The highway, rendered indistinct by rising heat waves, dropped on its undulating descent from the Continental Divide into the Middle Rio Grande Valley of New Mexico. Ron Godwin shaded his eyes against the glare of the sun and felt as if he could see forever. And forever was blue. At least the mountains on the eastern horizon took on a robin’s egg wash. The biggest one was likely Sandia Peak, which made the smudge rising from its base his destination—Albuquerque. Where a new job awaited his arrival.
This part of the world seemed to be pretty much made of rock and sand and sage and cacti and sunflowers. But for some reason he failed to understand, he liked it. Maybe it was the thin air, which smelled fresh despite dust a light wind kicked up. Or perhaps it was the silence. The eerie quiet that rang in his ears while he stood leaning on the open door of his Mazda as if he were the last man left on the planet in a sci-fi doomsday movie. It should have frightened him. Instead, he felt liberated. A man standing where God could see him instead of hiding in a mob. This was the first time he could ever remember being alone…truly alone. It was almost as if he could see into the Beyond. Certainly nothing like LA where people and noise and urban odors clogged the landscape.
A stream of speeding semis and cars trapped behind them rushed past, shattering the illusion. He got back into his Miata and eased onto Interstate-40 East. He was reaching to turn on the radio when he noticed a figure walking at the side of the highway about a mile ahead of him. He didn’t usually pick up hitchhikers, but this was a new world with new people and new customs. Maybe it would be an Indian who could expose him to a culture he knew nothing about. Or a Mexican up from Chihuahua seeking to reunite with his family.
He swallowed his disappointment when the hiker turned out to be a young white guy about his own age. Still, maybe he could learn something about this land he intended to make his new home. The stranger accepted the offer of a ride and settled into the passenger’s seat before extending his hand and offering his name in a clear baritone.
“Zack Jansing. Nice wheels.”
Ron offered his thanks, his hand, and his name before throwing the car into gear and pulling back onto the highway. Within half a mile, he was convinced he’d made a good choice. Zack was a talker, a fount of useful information. Twenty miles down the road, Ron knew as much about Albuquerque as any Chamber of Commerce brochure would have revealed. The companionship was good and easy.
Before long, an overpass loomed ahead of them. Ron blinked when Zack told him to take the exit ramp. Instinctively, his foot hit the brake pedal, slowing the Mazda.
“Hey, man, I don’t mind hauling you to Albuquerque, but I’m not up for a side trip. I’ve been driving since early this morning."
“Just do it,” Zack said.
Something in the other man’s voice caused him to glance over. Zack was holding a small semi-automatic pistol leveled at Ron’s chest. The hitcher’s flat gray eyes told Ron all he needed to know. He tromped on the accelerator. The powerful motor responded, pressing them both against the seats.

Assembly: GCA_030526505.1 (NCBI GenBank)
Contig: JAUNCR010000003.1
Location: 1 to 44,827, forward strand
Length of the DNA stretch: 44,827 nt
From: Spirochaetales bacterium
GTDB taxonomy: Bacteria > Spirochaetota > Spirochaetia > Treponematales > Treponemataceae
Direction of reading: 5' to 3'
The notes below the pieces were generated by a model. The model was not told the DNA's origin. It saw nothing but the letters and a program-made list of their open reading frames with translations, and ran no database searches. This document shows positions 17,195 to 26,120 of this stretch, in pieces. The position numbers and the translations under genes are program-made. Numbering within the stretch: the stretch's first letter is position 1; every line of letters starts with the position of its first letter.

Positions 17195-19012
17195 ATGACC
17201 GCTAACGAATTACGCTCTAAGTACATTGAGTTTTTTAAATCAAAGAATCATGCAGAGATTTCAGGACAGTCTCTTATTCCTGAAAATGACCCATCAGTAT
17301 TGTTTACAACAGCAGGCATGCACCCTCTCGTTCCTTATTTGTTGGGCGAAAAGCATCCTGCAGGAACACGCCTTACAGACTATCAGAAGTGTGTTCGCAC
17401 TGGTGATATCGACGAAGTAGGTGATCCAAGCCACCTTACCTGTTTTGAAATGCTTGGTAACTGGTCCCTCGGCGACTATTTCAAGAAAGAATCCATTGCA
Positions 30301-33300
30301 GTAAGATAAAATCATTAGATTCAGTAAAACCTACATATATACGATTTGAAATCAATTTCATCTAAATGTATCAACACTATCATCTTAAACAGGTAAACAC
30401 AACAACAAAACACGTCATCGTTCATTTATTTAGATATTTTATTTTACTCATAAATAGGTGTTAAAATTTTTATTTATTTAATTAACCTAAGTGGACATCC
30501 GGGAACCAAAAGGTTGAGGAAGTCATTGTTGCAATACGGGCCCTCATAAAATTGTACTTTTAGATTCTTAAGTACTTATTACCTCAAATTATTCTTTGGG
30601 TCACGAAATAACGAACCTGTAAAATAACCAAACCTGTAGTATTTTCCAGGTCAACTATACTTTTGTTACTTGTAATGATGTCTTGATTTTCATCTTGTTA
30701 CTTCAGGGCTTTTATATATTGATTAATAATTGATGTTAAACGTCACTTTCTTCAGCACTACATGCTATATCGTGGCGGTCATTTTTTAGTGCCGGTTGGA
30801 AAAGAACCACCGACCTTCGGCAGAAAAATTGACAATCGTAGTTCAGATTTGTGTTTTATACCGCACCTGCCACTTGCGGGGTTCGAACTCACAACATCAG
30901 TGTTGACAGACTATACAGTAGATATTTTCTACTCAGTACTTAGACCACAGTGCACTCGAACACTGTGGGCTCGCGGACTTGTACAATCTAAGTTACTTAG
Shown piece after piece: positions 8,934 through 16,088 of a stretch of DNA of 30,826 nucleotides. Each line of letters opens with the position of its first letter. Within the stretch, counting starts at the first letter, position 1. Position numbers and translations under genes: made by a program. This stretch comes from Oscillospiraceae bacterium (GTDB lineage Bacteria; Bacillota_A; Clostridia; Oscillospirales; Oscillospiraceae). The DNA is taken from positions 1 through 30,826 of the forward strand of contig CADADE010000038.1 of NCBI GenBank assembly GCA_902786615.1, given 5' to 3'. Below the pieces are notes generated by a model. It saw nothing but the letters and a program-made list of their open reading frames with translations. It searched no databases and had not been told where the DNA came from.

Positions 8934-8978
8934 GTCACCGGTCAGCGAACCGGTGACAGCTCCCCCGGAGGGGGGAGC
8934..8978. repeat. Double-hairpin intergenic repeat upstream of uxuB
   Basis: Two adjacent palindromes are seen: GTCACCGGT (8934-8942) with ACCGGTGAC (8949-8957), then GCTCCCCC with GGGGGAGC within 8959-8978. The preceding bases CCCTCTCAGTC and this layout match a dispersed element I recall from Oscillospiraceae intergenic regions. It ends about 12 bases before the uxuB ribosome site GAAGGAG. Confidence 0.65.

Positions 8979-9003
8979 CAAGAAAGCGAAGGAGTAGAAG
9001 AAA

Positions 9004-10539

“No way,” Ron shouted. “If you’re gonna shoot me, you’ll have to do it while we’re doing a hundred.”
“Don’t be an idiot. I just want your money and your wheels. Pull over.”
Zack shoved the pistol into Ron’s ribs, causing him to flinch. The speeding car veered, but he regained control.
Ron gave the other man’s arm a sharp jab with his elbow. “Get that thing outa my side!”
That’s when things went wrong. A pop little louder than a cap pistol filled the cabin. Something punched him in the side. He had time to smell cordite and feel the pain in his chest before he lost control of his arms.
The raspberry-colored Miata meandered left across a lane of traffic, plunged into the median, and bounced into the westbound traffic before losing to the laws of physics, rolling over…and over and over.
Ron sat quietly in the lobby of the Hyatt Regency Hotel in downtown Albuquerque watching people go about their business. They were all strangers, of course. He knew no one here. But there was something different about them. Or maybe it was him. No one paid him any attention. Not one person glanced his way. Not one eye met his. In fact, for a moment, he thought a woman was going to sit on his lap before a man called for her attention.
He glanced at his watch. Odd. He didn’t have one. His diamond signet ring was gone, as well. He realized he had no personal possessions at all. Something else. The noises people made as they passed seemed oddly hollow. Eerie. Other-worldly.
His eyes fixed on a clock on the far wall. At 4:52 p.m. on Thursday, June 26, Ron Godwin understood something profound. He was dead. Then why was he here? Alone like this, observing the world he had been born into from the Beyond.
Suddenly, he heard a deep, commanding voice. “Ah, here you are, Ron. You eluded us there for a moment.”
Instantly, he was swept up in a blinding white vortex.
That’s it for this week. Thanks for reading, and let me hear from you.
New posts are published at 6:00 a.m. each Thursday.